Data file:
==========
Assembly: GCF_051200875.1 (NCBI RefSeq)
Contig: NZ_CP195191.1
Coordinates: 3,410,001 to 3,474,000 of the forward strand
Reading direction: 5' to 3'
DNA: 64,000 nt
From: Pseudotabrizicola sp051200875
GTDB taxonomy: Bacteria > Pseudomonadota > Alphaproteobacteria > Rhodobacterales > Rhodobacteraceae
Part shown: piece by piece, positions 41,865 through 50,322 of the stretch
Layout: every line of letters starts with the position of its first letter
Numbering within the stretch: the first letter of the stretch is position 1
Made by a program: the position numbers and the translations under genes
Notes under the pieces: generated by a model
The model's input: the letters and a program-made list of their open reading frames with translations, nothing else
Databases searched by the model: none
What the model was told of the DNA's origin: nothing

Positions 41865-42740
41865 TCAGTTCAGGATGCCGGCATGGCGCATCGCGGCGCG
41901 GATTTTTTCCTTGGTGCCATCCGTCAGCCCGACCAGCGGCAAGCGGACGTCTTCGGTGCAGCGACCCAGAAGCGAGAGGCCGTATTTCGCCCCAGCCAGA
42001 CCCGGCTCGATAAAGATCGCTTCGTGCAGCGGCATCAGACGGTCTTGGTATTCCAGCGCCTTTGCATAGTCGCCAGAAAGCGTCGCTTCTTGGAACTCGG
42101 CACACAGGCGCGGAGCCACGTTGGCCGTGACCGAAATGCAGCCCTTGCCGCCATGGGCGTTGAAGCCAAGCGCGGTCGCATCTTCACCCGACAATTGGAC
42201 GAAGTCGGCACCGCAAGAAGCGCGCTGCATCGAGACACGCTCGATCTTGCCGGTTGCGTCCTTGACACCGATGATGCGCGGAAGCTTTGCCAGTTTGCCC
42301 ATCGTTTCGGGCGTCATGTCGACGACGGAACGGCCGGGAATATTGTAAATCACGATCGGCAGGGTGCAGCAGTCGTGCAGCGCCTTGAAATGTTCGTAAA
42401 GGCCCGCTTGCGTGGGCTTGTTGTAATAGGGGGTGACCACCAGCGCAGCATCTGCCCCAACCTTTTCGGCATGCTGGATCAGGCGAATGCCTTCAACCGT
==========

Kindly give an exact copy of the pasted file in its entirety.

Assembly: GCF_051200875.1 (NCBI RefSeq)
Contig: NZ_CP195191.1
Coordinates: 3,410,001 to 3,474,000 of the forward strand
Reading direction: 5' to 3'
DNA: 64,000 nt
From: Pseudotabrizicola sp051200875
GTDB taxonomy: Bacteria > Pseudomonadota > Alphaproteobacteria > Rhodobacterales > Rhodobacteraceae
Part shown: piece by piece, positions 41,865 through 50,322 of the stretch
Layout: every line of letters starts with the position of its first letter
Numbering within the stretch: the first letter of the stretch is position 1
Made by a program: the position numbers and the translations under genes
Notes under the pieces: generated by a model
The model's input: the letters and a program-made list of their open reading frames with translations, nothing else
Databases searched by the model: none
What the model was told of the DNA's origin: nothing

Positions 41865-42740
41865 TCAGTTCAGGATGCCGGCATGGCGCATCGCGGCGCG
41901 GATTTTTTCCTTGGTGCCATCCGTCAGCCCGACCAGCGGCAAGCGGACGTCTTCGGTGCAGCGACCCAGAAGCGAGAGGCCGTATTTCGCCCCAGCCAGA
42001 CCCGGCTCGATAAAGATCGCTTCGTGCAGCGGCATCAGACGGTCTTGGTATTCCAGCGCCTTTGCATAGTCGCCAGAAAGCGTCGCTTCTTGGAACTCGG
42101 CACACAGGCGCGGAGCCACGTTGGCCGTGACCGAAATGCAGCCCTTGCCGCCATGGGCGTTGAAGCCAAGCGCGGTCGCATCTTCACCCGACAATTGGAC
42201 GAAGTCGGCACCGCAAGAAGCGCGCTGCATCGAGACACGCTCGATCTTGCCGGTTGCGTCCTTGACACCGATGATGCGCGGAAGCTTTGCCAGTTTGCCC
42301 ATCGTTTCGGGCGTCATGTCGACGACGGAACGGCCGGGAATATTGTAAATCACGATCGGCAGGGTGCAGCAGTCGTGCAGCGCCTTGAAATGTTCGTAAA
42401 GGCCCGCTTGCGTGGGCTTGTTGTAATAGGGGGTGACCACCAGCGCAGCATCTGCCCCAACCTTTTCGGCATGCTGGATCAGGCGAATGCCTTCAACCGT